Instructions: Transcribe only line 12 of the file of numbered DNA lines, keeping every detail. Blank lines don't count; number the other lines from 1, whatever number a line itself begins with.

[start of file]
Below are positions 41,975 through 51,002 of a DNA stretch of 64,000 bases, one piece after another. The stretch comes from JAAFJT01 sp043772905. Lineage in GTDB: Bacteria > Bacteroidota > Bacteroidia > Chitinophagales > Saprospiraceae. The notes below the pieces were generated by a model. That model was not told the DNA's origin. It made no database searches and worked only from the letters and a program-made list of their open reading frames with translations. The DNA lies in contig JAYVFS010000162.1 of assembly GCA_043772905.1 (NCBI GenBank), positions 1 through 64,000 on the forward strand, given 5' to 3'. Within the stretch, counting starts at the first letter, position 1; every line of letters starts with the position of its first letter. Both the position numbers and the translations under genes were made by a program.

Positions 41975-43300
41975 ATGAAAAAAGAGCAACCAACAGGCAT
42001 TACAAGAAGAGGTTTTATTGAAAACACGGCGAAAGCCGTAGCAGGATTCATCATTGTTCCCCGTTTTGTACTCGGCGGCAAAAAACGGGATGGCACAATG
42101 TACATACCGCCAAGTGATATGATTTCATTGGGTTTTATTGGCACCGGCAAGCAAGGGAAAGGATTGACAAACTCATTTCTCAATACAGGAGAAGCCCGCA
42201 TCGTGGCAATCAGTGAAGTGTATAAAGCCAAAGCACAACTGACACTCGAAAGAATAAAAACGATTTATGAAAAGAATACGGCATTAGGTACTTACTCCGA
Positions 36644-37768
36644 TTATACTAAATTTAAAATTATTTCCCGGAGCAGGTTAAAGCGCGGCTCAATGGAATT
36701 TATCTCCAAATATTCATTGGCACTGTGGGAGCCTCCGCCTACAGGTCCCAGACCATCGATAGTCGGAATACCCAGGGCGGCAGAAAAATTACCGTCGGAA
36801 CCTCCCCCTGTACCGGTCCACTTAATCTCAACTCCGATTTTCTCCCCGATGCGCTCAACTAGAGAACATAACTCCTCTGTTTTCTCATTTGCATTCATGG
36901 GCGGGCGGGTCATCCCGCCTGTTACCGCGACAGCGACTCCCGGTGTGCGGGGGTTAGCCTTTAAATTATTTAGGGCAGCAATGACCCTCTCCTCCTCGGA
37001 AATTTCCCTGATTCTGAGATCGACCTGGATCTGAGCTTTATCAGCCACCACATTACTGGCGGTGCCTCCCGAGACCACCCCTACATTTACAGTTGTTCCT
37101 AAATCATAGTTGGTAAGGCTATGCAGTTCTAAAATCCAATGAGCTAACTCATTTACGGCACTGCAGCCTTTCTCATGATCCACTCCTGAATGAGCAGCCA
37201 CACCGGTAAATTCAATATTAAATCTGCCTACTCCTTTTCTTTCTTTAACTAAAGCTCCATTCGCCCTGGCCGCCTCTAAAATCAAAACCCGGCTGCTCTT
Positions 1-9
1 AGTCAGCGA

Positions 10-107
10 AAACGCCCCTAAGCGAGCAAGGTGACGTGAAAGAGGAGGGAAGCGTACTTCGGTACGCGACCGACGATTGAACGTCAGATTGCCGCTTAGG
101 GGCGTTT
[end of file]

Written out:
37001 AATTTCCCTGATTCTGAGATCGACCTGGATCTGAGCTTTATCAGCCACCACATTACTGGCGGTGCCTCCCGAGACCACCCCTACATTTACAGTTGTTCCT